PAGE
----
posted by Ruthless Bunny at 11:11 AM on April 21, 2014 [21 favorites]

The advice about public benefits from another previous question of yours is still relevant.

The extent to which you have a social support network to draw on is unclear from your posting history. Your situation as described is one in which people I know have turned to their families, friends, or a church for help. In the absence of a stronger state-run social safety net it may be the best alternative. A local clergyperson might be in a position to recommend good local resources AskMe wouldn't know. If they are a good clergyperson your personal beliefs, or lack thereof, will not affect their willingness to help you.

Also re: the medical issue does your fiance qualify for medicaid?
posted by Wretch729 at 11:16 AM on April 21, 2014

You may want to try posting over on /r/personalfinance. Just to warn you though - they'll want you to post your current incomes, current outstanding debts (with interest rates), and current monthly budget/expenses. This information would also be helpful in answering your question here.

What state are you in? What do each of you do for work? How old are you?
posted by melissasaurus at 11:18 AM on April 21, 2014 [2 favorites]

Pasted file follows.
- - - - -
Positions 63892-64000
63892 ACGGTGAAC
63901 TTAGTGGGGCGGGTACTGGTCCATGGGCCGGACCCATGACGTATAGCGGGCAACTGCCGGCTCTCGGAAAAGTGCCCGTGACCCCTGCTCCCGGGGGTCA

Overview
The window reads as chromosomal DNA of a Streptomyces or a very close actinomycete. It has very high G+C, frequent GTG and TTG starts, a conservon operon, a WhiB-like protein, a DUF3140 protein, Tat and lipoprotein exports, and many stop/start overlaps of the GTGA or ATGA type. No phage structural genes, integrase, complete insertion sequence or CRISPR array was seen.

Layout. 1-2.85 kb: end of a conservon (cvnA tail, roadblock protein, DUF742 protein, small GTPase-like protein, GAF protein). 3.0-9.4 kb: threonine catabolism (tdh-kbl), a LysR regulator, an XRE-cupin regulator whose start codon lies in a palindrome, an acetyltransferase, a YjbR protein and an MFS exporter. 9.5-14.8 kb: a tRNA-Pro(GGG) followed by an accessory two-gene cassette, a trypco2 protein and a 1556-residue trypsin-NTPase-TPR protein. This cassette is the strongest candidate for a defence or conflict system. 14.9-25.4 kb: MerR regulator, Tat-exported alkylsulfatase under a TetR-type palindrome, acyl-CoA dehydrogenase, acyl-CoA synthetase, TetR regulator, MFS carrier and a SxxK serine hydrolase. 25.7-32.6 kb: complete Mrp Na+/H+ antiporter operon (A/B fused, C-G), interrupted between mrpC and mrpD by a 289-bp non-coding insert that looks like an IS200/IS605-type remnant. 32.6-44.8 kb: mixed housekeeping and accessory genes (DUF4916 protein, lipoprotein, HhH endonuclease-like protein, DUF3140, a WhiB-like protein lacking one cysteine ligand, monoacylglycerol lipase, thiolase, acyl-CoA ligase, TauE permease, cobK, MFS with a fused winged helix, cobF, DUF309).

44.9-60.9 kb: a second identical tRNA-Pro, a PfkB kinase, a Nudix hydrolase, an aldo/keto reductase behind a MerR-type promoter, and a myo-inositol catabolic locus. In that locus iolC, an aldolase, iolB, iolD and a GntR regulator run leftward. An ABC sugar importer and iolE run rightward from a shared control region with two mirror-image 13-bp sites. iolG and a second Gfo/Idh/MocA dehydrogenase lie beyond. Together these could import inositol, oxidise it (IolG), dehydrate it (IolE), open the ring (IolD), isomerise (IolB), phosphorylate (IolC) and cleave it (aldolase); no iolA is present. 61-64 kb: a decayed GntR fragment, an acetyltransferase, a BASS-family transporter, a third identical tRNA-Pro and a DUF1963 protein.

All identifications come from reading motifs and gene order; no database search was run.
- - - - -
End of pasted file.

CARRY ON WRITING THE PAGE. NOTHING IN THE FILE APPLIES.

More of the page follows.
So, lets see if I have these nuts and bolts correct:

Your incomes:
  • Your (1) job
  • His manual labor job
Your expenses:
  • housing
  • car repairs
  • old debt
  • child support (?)
  • food/living expenses
  • gas/transit
  • healthcare costs
Currently that works out net you guys $0/month.

On top of that, you have these financial goals:
  • Safety deposit to move out of OCD guy's house: ~$1200 (?)
  • Cover healthcare costs: $1500
  • Repair 2nd car: $4800
These add up to $7500.

If you get the loan, what would the length, interest and amount of the loan be? If you get the loan would you be able to increase your income or reduce your expenses? You've had a windfall/gift of money in the past, and it didn't change your fundamental situation then. What will make this different?
posted by fontophilic at 11:24 AM on April 21, 2014 [5 favorites]

You got a lot of suggestions in the last thread and I'm not sure which of them you looked into. This is a very similar question to the last one. I feel we could make more helpful suggestions if you provided more information on your location (just the state, at least) and your budget. If you live in some super rural location in Pennsylvania I think the likelihood of someone you know being on AskMetafilter and being able to identify you based on these additional details, but not the details you've already provided, is very low, but you can make the final judgment on that.